COLUMBUS, Ohio – Republican Governor Mike DeWine offered Ohioans a “new deal” late Thursday, saying, “When Ohio gets down to 50 cases per 100,000 people for two weeks, all health orders in the state will come off.”
The announcement came in a specially called press briefing that started at 5:30 p.m., during which DeWine encouraged Ohioans to take the COVID vaccine and to stay the course with nonpharmacological interventions: masks, distancing, state orders that limit crowds and limits on long personal contact.
“Not only now do we have three highly effective vaccines, we also have one battle-tested tool that has proven to work so well – and that is the masks,” said DeWine.
He continued, “[O]ur path back is by continuing forward – by wearing that mask and by getting that vaccine. And while no one will be forced to take the vaccine, the more of us that can get vaccinated and the quicker we can get it done, the more complete will be our victory; the sooner we will have that victory and the more confidently can we put this all behind us.”
The 50 cases per 100,000 residents over two weeks is already measured and frequently reported during COVID briefings. The metric is posted on one of the Ohio COVID webpages, found here.
As of March 3, the statewide average of cases per capita is 179.6, down from 189.8 the previous week. The average would have to drop about 360 percent to achieve the 50-case mark to lift restrictions.
According to DeWine, “On December 3, 2020 Ohio was at 731 cases per 100,000 population over the previous two weeks. On February 3, 2020 – one month ago – Ohio’s cases were down to 445.”
As The Ohio Star reported, DeWine first issued a state of emergency as a temporary measure to help hospitals with the equipment and time they would need to ramp up for the tsunami of cases Amy Acton predicted – a high point of 62,000 a day without mitigation strategies.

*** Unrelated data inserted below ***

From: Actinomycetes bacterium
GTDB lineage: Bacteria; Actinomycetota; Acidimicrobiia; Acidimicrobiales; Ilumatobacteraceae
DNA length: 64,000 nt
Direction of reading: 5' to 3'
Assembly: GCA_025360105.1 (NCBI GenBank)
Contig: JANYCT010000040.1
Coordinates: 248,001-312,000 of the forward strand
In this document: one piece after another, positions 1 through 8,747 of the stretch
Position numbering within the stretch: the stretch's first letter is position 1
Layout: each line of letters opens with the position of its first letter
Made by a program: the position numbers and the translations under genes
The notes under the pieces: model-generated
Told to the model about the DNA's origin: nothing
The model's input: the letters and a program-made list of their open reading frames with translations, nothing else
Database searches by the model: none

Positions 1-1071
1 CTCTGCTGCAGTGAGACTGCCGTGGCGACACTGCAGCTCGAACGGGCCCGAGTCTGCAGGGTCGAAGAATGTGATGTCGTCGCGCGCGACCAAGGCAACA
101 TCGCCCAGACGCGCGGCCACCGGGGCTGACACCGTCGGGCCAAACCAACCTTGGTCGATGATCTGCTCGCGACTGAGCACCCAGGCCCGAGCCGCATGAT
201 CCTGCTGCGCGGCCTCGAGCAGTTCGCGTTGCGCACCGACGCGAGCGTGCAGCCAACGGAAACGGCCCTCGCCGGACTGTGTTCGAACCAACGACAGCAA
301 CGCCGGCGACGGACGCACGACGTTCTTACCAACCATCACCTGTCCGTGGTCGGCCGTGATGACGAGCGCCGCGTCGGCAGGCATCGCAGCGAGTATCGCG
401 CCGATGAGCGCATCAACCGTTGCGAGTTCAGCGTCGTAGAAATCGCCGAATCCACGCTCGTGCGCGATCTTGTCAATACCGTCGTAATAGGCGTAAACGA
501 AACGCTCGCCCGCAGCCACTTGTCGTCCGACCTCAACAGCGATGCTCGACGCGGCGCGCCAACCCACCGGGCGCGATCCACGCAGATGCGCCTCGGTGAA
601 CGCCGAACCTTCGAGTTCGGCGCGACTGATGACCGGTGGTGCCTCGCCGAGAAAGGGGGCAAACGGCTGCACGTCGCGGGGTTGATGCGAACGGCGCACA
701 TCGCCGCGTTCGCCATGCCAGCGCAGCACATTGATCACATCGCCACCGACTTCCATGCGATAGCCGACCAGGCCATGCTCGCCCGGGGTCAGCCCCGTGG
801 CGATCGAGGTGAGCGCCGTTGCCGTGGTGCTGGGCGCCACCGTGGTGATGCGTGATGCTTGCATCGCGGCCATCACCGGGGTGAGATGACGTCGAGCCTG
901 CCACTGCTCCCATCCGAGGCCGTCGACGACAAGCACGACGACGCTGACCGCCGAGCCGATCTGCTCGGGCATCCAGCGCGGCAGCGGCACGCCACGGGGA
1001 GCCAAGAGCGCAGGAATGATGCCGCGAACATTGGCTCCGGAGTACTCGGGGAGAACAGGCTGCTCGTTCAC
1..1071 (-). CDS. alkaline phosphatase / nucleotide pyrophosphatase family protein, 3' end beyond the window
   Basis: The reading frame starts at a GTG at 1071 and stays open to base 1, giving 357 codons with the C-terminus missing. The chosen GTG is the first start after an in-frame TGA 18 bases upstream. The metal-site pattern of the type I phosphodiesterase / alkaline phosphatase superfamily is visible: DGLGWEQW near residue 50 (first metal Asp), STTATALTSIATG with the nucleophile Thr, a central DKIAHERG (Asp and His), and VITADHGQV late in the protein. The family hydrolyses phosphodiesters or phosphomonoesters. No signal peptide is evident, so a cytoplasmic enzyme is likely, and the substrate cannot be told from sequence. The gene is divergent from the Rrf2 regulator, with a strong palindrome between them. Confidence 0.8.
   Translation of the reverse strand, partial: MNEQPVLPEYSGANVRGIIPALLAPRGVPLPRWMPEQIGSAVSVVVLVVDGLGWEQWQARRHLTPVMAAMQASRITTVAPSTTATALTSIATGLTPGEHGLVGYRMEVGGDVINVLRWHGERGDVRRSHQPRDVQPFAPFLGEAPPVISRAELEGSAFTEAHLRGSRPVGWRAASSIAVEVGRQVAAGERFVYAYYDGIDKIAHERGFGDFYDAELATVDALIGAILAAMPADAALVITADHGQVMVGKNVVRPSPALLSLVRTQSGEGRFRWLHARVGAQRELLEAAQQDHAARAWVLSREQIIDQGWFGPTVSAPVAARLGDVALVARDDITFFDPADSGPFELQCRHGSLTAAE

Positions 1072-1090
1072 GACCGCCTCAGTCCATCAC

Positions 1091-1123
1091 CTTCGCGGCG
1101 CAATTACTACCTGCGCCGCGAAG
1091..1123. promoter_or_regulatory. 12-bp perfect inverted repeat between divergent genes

At the highest rate of infection in 2020, Ohio never came close to the 62,000 cases a day, the justification for “two weeks to flatten the curve.”
In fact, according to Ohio Department of Health records, the high point in cases occurred on November 30, 2020 when the state logged 13,468 – this after a statewide mask mandate had been in effect for 131 days with the Ohio Investigative Unit measuring mask compliance at well above 90% around the state.
While the mask mandate was in effect with high compliance, Ohio racked up its worst numbers in cases, hospitalizations and deaths according to the Ohio COVID dashboard.
The Star emailed the Ohio Department of Health (ODH) to request more detailed information on how cases will be counted pertaining to the 50 per 100,000 people goal. Specifically, the inquiry sought to determine:
- if confirmed and probable cases were to be included in the tally; and
- whether the number includes positives from antigen tests, PCR tests or both antigen and PCR tests
ODH spokeswoman Alicia Sholtsbrief response:
You can find that information here – https://coronavirus.ohio.gov/static/OPHASM/key-measures.pdf under the Ohio Public Health Advisory System https://coronavirus.ohio.gov/wps/portal/gov/covid-19/dashboards/other-resources/public-health-advisory-system. There are some data definitions which show that it is calculated by symptom onset date over a two-week period, and the footnotes of the PDF list the dates used.
According to the links provided, the calculation will be based on the two-week average of the new cases per capita indicator on the Ohio Public Health Advisory System.
The Star previously reported on how the new cases per capita measure is punitive to smaller counties, includes both confirmed and probable cases, and includes results of antigen and PCR tests – both of which are problematic, in that with high testing levels false-positive results may be enough to push a county, and perhaps the state, above the 50 cases per 100,000 threshold.
Despite being the “gold standard,” PCR tests, according to a Journal of the American Medical Association (JAMA) report, can render positive results for up to 12 weeks, almost 10 weeks past infectiousness – beyond the window of time when the virus can be transmitted.
Antigen tests are also prone to false results, as Dr. Amy Edwards, associate medical director for infection at University Hospitals in Cleveland said. Edwards was commenting on DeWine’s false positive (in August) during an interview with Cleveland19 saying “antigen tests are notoriously plagued with issues of accuracy.” Edwards went on to explain that her health system was rotating rapid antigen tests out of practice.
– – –